How PERF’s Use-of-Force Guiding Principles Were Developed
Approximately 200 police chiefs and other police officials from various ranks, along with federal officials, academics, and mental health experts, came to Washington, DC on January 29, 2016, for a meeting convened by PERF to continue discussions about new strategies for reducing police use of force in certain types of situations that do not involve suspects with firearms.
The discussions focused on a draft set of “30 Guiding Principles” that PERF has proposed, based on years of work involving hundreds of police officials, including several national conferences and field work in Scotland, Northern Ireland, and the New York Police Department.
Much of the background information for the 30 Guiding Principles can be found in PERF’s August 2015 report, “Re-Engineering Training on Police Use of Force.” This report provides analysis of the critical issues in the words of police chiefs, deputy chiefs, training directors, and others from across the nation who participated in a May 2015 PERF conference. This includes discussion of the so-called 21-Foot Rule regarding encounters with persons wielding knives, policies against shooting at moving vehicles, crisis intervention training to improve the police response to persons with mental illness who are behaving dangerously, and other new approaches to training of officers on use of force.
PERF’s February 2015 report, “Defining Moments for Police Chiefs,” also includes discussion by police chiefs of key issues in the 30 Guiding Principles, such as de-escalation strategies to prevent incidents from reaching a point where the life of a police officer or a member of the public is threatened.
A number of other reports by PERF in recent years also provide context and support for the 30 Guiding Principles, particularly PERF’s 2012 report, “An Integrated Approach to De-Escalation and Minimizing Use of Force,” which is based on a conference of more than 150 police officials, mental health experts, and others regarding the police response to incidents involving persons with mental illness, developmental disabilities such as autism, drug addiction, or other conditions that can cause them to behave erratically.
It was at that conference that PERF member police chiefs first discussed the importance of “slowing the situation down” in order to allow more time to bring a supervisor and additional personnel and resources to the scene. Slowing down certain types of situations provides time to develop a plan for resolving the incident in a way that is safe for everyone.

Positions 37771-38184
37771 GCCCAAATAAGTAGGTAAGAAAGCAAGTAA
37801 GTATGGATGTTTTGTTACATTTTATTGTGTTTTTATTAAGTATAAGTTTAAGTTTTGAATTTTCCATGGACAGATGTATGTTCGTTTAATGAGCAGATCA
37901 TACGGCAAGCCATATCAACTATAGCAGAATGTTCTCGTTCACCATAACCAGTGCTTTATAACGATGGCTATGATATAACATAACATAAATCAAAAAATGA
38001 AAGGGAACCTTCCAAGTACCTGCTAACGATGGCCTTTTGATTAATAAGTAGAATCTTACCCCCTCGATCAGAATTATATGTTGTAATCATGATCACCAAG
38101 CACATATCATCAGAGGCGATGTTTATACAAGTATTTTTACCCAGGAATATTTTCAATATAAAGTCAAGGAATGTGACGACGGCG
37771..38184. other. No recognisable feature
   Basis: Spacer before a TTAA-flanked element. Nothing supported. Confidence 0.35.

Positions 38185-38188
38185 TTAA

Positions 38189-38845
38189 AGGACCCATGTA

It is important to emphasize that PERF’s 30 Guiding Principles are about resolving situations in which subjects either have no weapons, or may have knives, rocks, or other weapons – but not firearms. It is these types of encounters in which officers may be able to “slow it down” and consider various options designed to prevent the situation from ever reaching the point where deadly force would be required.
It is also important to note that the first page of the 30 Guiding Principles document emphasizes that the entire approach is designed to increase officers’ safety. In all of PERF’s conferences leading up to this point, PERF member chiefs have said that the strategies we are proposing will increase officers’ safety by helping to ensure that officers do not rush into potentially dangerous situations. It should go without saying that no PERF police chief or anyone else at any of our meetings has ever contemplated compromising officers’ safety to achieve other goals.
The PERF 30 Guiding Principles are also based on what we learned in the fall of 2015 when PERF arranged for American police executives from two dozen agencies to travel to Scotland and observe police training there. The UK experience is instructive because police in the UK, like police in the United States, encounter persons with mental illness and persons with knives on a regular basis. Police in the UK have achieved great success in safely resolving these situations without having to use deadly force and without endangering officers. The American police delegation left Scotland with new ideas and insights on how to handle these types of situations using options other than a firearm.
PERF also conducted field research with the NYPD’s Emergency Service Unit (ESU), which is a national leader in combining critical incident skills with tactics and equipment to resolve a wide variety of situations. PERF also went to Northern Ireland, where officers use various tactics and tools in situations involving edged weapons.
Most recently, PERF held two conferences of police officials to develop the 30 Guiding Principles that were released at the January 29 meeting. On December 17, 2015, a group of officers, sergeants, and lieutenants from agencies that had been involved in the Scotland field work or had expressed interest in this work came Washington to discuss the issues that had emerged over the last year or more. And on January 12-13, PERF held a second meeting of more than 100 police officials from all ranks, from officers to chiefs, to review a draft of the guidelines.
Many American police executives in recent months have told PERF that they would like assistance from PERF as they begin to implement many of the elements of the PERF 30 Guidelines. Since the January 29, 2016 meeting, PERF has been gratified to see a number of news stories about chiefs who intend to adopt these concepts in their policies and training, such as the following TV news video reports in which chiefs were interviewed:
In the coming weeks, PERF will continue to work with police chiefs to refine the 30 Guiding Principles and produce a comprehensive report detailing all aspects of this work. PERF also will be working with a number of police agencies that have asked for assistance in adopting these principles.